still unpractised in flying
squats under the willow tree
flashes turquoise upriver
an accomplished acrobat
Kim M. Russell, 4th August 2019
My response to Carpe Diem Weekend Meditation #96 Little Ones: Sedoka
In the first weekend meditation of August 2019, our challenge is to create a different kind of Japanese poetry, a sedoka, an unrhymed poem which consists of two katauta, three lines with the syllable pattern 5-7-7. This means that a sedoka has the syllable count 5-7-7-5-7-7.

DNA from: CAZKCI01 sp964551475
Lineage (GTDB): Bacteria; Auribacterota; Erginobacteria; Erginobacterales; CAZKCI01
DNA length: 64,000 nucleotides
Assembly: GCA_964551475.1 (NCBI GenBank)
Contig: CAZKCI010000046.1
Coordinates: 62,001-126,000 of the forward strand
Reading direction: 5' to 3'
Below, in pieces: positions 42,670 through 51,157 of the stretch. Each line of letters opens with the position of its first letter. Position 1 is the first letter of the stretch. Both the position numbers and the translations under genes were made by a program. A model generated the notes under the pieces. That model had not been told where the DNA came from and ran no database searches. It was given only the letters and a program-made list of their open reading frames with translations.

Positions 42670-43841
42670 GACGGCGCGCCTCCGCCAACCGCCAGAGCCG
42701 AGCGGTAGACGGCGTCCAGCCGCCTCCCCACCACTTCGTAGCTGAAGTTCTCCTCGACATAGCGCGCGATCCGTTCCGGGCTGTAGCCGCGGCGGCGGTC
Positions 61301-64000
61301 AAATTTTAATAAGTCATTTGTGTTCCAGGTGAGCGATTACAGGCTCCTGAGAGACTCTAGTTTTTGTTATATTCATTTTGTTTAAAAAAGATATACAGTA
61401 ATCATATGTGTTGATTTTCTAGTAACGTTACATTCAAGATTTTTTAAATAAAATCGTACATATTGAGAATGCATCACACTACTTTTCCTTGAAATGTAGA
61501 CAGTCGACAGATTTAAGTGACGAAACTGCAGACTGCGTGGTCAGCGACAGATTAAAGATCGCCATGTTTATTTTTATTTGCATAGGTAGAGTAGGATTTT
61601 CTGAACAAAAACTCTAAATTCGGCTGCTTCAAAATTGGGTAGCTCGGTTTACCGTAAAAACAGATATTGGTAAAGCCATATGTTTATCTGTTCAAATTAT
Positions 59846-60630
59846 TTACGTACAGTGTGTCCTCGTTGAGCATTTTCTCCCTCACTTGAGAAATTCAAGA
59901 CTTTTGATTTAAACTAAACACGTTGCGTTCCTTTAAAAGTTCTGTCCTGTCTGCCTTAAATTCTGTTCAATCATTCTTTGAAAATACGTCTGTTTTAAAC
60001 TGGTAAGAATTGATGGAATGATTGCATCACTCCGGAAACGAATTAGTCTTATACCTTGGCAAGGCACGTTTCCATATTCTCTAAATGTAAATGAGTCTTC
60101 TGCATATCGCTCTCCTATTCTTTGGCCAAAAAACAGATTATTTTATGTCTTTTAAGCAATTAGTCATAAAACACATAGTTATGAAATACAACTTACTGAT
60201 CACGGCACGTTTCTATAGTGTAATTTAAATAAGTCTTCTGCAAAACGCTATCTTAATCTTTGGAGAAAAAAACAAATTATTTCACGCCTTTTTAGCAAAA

Each katauta should read independently, but also create a cohesive singular work in the sedoka. Often a sedoka will address the same subject from different perspectives.